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I have one large database table of request data, much like Apache request logs, of about 50 million rows:

request_url
user_agent
created

that contains data like this:

/profile/Billy
Mozilla.....
2012-06-17...

/profile/Jane
Mozilla.....
2012-06-17...

I then have my user database table, with all my user data including usernames.

At the moment, every night, I process the request data for the previous day, row by row and see if it contains an URL that matches one of the usernames in the users table. If it does, I increment a total in another table that stores stats that allows users to see how many pageviews they got for any particular day.

However as the datasets grow, this is becoming resource intensive and can also take a long time to complete, even when grouping the request data by URL and grabbing a count for that group.

Is there a better way of processing this information to get the end result I need? The request data is going to be logged anyway, so it would be preferable to to generate the stats after the fact rather than incrementing the total on every page view.

I'm running this on one server, so distributed processing of the data on multiple servers isn't required.

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3 Answers 3

up vote 2 down vote accepted

Start with a fresh log-table every day. When the day is done, use it to increment the totals, then append it to that huge main log-table and delete it.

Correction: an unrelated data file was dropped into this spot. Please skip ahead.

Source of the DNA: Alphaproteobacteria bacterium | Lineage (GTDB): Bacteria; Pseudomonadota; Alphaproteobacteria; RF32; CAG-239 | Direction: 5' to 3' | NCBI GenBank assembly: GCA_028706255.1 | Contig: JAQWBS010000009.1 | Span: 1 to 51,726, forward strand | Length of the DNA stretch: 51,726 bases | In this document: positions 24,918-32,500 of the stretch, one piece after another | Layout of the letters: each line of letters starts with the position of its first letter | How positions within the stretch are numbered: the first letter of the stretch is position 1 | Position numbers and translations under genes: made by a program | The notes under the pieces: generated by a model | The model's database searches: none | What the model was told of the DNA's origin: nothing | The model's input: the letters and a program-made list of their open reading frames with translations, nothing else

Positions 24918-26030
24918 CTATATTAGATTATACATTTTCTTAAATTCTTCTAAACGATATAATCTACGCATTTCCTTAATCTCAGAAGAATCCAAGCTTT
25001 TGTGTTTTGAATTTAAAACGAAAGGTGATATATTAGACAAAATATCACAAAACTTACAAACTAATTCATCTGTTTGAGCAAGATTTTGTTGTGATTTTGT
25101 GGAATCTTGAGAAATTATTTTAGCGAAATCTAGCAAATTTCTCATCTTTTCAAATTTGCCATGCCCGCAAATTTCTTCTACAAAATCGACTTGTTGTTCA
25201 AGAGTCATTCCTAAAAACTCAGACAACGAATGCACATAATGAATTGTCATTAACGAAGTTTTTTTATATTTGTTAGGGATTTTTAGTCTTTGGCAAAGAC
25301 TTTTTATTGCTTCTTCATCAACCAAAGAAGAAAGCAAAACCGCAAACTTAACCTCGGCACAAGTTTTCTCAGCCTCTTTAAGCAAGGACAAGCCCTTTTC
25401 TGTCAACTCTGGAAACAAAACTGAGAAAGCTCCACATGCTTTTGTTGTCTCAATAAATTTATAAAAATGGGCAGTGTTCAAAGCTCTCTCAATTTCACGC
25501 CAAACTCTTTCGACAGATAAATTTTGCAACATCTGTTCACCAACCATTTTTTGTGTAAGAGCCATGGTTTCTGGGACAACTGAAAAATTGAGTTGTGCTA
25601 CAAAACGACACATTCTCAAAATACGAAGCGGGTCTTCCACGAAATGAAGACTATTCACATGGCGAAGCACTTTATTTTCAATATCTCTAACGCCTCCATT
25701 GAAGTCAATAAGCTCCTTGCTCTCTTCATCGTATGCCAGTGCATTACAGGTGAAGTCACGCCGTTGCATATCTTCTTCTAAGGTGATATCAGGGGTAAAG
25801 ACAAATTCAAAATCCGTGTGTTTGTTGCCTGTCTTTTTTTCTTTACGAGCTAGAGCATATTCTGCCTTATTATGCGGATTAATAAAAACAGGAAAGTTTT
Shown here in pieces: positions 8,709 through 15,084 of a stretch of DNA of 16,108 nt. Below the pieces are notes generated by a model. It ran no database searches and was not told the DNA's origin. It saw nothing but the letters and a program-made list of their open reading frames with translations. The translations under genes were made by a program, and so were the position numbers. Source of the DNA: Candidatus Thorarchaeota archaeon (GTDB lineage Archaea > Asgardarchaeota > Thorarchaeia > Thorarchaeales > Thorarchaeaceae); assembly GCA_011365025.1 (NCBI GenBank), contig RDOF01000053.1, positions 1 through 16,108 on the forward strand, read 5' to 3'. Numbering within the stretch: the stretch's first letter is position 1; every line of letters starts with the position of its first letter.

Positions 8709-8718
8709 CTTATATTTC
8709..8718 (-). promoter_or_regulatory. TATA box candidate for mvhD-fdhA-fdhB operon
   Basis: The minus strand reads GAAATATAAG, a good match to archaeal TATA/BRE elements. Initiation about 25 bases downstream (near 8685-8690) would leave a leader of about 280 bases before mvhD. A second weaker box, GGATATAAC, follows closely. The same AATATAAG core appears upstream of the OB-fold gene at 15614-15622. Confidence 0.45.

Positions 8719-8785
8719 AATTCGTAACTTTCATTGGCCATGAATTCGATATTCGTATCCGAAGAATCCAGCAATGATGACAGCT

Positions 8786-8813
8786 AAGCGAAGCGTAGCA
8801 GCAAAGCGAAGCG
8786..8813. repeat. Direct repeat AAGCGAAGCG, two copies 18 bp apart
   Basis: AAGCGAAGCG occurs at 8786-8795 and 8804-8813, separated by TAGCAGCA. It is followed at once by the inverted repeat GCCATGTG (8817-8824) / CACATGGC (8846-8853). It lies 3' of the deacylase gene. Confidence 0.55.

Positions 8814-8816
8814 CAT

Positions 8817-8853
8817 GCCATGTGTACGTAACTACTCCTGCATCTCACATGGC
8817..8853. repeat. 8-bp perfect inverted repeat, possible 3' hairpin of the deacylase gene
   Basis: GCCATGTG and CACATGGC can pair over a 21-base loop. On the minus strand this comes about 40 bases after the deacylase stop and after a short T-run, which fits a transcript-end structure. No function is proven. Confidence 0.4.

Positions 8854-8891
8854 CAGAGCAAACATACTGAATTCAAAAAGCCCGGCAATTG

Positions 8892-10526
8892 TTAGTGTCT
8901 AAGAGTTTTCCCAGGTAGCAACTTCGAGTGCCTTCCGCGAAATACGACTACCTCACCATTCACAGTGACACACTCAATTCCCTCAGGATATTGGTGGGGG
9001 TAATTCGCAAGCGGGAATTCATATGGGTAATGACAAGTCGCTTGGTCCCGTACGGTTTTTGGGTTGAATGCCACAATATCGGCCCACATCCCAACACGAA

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Incrementing total on every page view is your best option. It saves trouble of "search" later on for each user separately. It's just one extra query of update on every pageview, and thus processing load is spread out throughout the day instead of single time (Plus your stats stay updated all the time, instead of being updated daily)

If you are insistent on doing in SQL, you might consider

SELECT COUNT(request_url) FROM your_table WHERE request_url LIKE %/profile/username%

(though I am not sure if that's what you're already doing?)

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Yes that is fairly close to what I'm doing. I have simplified my example somewhat, as I do look for things like /profile/username/photos and count those as pageviews as well. –  Jim Jun 17 '12 at 17:26

Start looking into analytic database like Infobright. Column Based storeage engines are huge in the big data initiatives and are built for doing in memory analytics on aggregates as well as ad hoc querying.

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